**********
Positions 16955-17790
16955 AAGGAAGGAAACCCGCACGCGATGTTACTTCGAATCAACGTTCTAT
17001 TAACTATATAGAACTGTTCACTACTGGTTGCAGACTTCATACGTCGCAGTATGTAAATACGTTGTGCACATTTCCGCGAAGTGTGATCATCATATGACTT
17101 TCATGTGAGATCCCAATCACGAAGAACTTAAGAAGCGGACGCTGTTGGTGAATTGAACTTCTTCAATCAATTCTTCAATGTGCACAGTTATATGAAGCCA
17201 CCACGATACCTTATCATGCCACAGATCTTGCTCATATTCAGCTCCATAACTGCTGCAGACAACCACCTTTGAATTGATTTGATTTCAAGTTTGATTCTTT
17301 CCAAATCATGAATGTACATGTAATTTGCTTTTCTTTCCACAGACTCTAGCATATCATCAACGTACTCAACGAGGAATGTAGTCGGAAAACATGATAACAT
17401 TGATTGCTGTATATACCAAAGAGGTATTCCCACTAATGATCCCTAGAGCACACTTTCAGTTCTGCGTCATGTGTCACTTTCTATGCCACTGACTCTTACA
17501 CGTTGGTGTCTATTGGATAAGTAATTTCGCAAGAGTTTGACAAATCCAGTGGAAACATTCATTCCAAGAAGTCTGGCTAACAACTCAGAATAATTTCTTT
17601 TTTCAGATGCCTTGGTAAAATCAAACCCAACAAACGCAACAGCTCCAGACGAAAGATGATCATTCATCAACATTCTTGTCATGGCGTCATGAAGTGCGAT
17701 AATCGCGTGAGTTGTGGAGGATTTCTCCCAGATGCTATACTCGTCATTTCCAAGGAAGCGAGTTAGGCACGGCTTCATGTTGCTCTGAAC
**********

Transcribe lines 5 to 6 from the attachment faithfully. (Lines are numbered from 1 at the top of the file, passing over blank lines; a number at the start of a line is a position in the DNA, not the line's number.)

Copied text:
17201 CCACGATACCTTATCATGCCACAGATCTTGCTCATATTCAGCTCCATAACTGCTGCAGACAACCACCTTTGAATTGATTTGATTTCAAGTTTGATTCTTT
17301 CCAAATCATGAATGTACATGTAATTTGCTTTTCTTTCCACAGACTCTAGCATATCATCAACGTACTCAACGAGGAATGTAGTCGGAAAACATGATAACAT